It’s a moment that comes right near the end of a Huang’s World trip to China, when Eddie is sitting down to eat with local Hunan cool girl Wei Liu. On the menu is what he calls “probably the most seminal dish in my life”, red braised pork.
After praising the dish’s texture and colour, Eddie gets emotional, saying, “There is the taste of good old times. You know, when I talk to my pops or my uncles or my aunts, we didn’t leave China on our own accord. There was a civil war, and a lot of our ancestors got killed, and they were forced to Taiwan. And my parents were born there ’cos they were the last of the bunch. And then they left Taiwan, as well … then came to America, and I was born there…
“As an overseas Chinese, you’re cut off from your history. …It’s really powerful to come home and connect with something in a story that you’ve tried to keep the fire alive for 33 years in America... It’s funny, isn’t it? To cry when I see the braised pork.”
The dish in question is the Hunan take on the classic Chinese red braised pork: “probably the most famous Hunan dish all time”, Eddie says in the episode (catch it Sunday night April 30, on SBS VICELAND, then on SBS On Demand, as Eddie travels to China with his parents to explore his heritage as a Taiwanese-Chinese-American).
“It's a real moment to come back home and eat this dish. The skin here is so bouncy. It’s, it's the perfect skin. It's jumping out the gym. The layers – the fat's all melted, and I think the signature of Hunan," Eddie says. "… you taste the chili, you taste the garlic, and there's a more toothsome texture. Shanghai braised pork, it's like knife through butter. Very soft. This is our Hunan braised pork.”
SBS Food asked him why it was such a big deal.
What was it like to be so moved by a dish?
Yeah, that was very unexpected. It was funny. We were doing the scene and it meant so much and, it was... I always tell people: I don’t happen to the show, the show happens to me. When we sat down to eat the well-cooked pork, which is a very seminal dish, to my personal history and the history of Chinese people... Yeah! I was overwhelmed, with the emotion of being in my father’s home province, and that was a very special moment for me and the crew. Pretty much everyone on the crew is an immigrant. Everyone is from a different place. A couple of people that are a few generations in America. But for the most part, we’re all immigrants and we all really related and felt that moment. So that was a special one.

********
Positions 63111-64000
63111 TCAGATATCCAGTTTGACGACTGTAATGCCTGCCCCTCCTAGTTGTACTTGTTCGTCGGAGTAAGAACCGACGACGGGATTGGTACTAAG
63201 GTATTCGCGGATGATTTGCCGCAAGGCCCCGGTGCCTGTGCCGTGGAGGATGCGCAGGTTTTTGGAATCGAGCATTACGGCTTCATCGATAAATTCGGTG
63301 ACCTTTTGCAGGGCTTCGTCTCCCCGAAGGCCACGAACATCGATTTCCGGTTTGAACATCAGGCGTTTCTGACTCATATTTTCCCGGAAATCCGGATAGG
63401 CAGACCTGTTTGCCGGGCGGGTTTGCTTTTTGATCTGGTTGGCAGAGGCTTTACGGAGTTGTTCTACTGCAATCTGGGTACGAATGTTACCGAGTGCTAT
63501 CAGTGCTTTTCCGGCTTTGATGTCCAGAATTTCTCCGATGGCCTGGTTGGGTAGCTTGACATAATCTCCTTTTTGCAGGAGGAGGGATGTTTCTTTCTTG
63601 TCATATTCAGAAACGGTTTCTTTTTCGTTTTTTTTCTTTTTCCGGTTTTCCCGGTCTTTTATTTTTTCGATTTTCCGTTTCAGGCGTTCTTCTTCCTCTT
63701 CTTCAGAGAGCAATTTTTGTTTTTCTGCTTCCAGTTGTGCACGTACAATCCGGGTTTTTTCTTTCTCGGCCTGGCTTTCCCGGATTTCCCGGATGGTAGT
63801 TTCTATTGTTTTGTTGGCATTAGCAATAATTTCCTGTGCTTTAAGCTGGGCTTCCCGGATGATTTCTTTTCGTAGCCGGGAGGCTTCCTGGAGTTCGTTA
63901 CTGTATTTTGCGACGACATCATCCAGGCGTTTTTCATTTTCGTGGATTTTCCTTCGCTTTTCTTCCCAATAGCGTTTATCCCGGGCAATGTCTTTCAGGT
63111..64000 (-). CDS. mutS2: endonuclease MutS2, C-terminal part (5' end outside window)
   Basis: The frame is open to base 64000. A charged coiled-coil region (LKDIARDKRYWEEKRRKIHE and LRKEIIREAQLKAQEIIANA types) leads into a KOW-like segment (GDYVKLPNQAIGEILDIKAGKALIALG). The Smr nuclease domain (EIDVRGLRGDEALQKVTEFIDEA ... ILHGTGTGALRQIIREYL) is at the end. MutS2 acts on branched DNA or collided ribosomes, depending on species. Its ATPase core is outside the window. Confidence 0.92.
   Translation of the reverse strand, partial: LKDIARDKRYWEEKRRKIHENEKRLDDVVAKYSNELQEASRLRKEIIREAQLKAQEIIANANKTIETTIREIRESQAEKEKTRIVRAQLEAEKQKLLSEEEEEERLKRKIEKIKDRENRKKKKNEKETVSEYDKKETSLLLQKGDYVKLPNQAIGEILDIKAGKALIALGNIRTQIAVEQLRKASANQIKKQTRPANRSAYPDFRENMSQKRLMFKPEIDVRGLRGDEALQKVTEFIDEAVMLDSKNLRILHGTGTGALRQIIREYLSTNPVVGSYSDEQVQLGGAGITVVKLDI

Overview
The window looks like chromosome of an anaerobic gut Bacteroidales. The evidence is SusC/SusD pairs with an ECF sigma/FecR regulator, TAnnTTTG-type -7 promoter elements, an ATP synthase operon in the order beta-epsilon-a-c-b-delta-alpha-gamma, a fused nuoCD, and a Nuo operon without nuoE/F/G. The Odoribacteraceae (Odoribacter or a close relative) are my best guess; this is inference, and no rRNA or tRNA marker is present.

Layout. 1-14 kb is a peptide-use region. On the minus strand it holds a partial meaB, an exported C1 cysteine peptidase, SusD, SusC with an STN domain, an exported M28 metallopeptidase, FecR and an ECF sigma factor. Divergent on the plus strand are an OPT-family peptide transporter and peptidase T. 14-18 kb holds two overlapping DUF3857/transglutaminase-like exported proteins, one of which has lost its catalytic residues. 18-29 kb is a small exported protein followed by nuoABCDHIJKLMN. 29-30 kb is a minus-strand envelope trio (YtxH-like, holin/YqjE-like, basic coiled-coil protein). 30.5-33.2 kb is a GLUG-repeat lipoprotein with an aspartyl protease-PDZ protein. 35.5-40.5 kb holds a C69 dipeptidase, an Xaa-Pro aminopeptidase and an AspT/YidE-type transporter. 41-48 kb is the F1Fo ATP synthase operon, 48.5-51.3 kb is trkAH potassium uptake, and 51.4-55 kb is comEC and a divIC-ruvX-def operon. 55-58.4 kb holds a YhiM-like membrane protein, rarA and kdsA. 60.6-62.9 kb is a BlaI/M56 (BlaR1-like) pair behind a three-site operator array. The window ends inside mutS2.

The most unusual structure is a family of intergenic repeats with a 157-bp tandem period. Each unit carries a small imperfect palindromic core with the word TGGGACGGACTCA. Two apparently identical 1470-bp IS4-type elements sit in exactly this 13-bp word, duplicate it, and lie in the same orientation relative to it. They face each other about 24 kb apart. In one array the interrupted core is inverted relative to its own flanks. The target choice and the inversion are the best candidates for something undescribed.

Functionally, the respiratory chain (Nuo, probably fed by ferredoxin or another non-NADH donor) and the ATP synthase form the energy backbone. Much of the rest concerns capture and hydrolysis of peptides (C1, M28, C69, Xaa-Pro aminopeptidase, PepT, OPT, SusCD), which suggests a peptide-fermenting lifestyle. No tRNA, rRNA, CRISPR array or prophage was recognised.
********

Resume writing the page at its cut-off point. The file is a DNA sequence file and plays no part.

I think the closest thing that Australians get is finding Vegemite overseas. So I can kind of relate.
Yeah, it is like that! And then what? Tim Tams, you guys love Tim Tams? Right? I always feel like Australian girls freak out when they see Tim Tams, and they’re wafers. Yeah, it’s whatever reminds you of home. It’s a very powerful thing.
So you also said, at the end of that scene, that your braised pork is better. How long would it take to talk through how you make it?
Oh... I would never tell you! [laughter] I would never tell you. The game is to be sold, you know what I mean? It’s not to be told, so I would never tell you. I know a lot of chefs, they... I don’t know. I’m a different kind of a dude. I never tell people my recipes. Or if I do tell you my recipe, it’s the wrong one. You should know that. If I give you one, it's fake.
Ha! Not putting out a cookbook then?
It depends how much they pay me. If someone pays me enough I’ll do a cookbook. I’m an entrepreneur.
Join Eddie as he visits Jamaica and China, Sunday April 20 from 8.15pm on SBS Viceland then on SBS On Demand.
A favourite of Chairman Mao, Chinese red braised pork is rich, sticky, savoury- sweet and very delicious!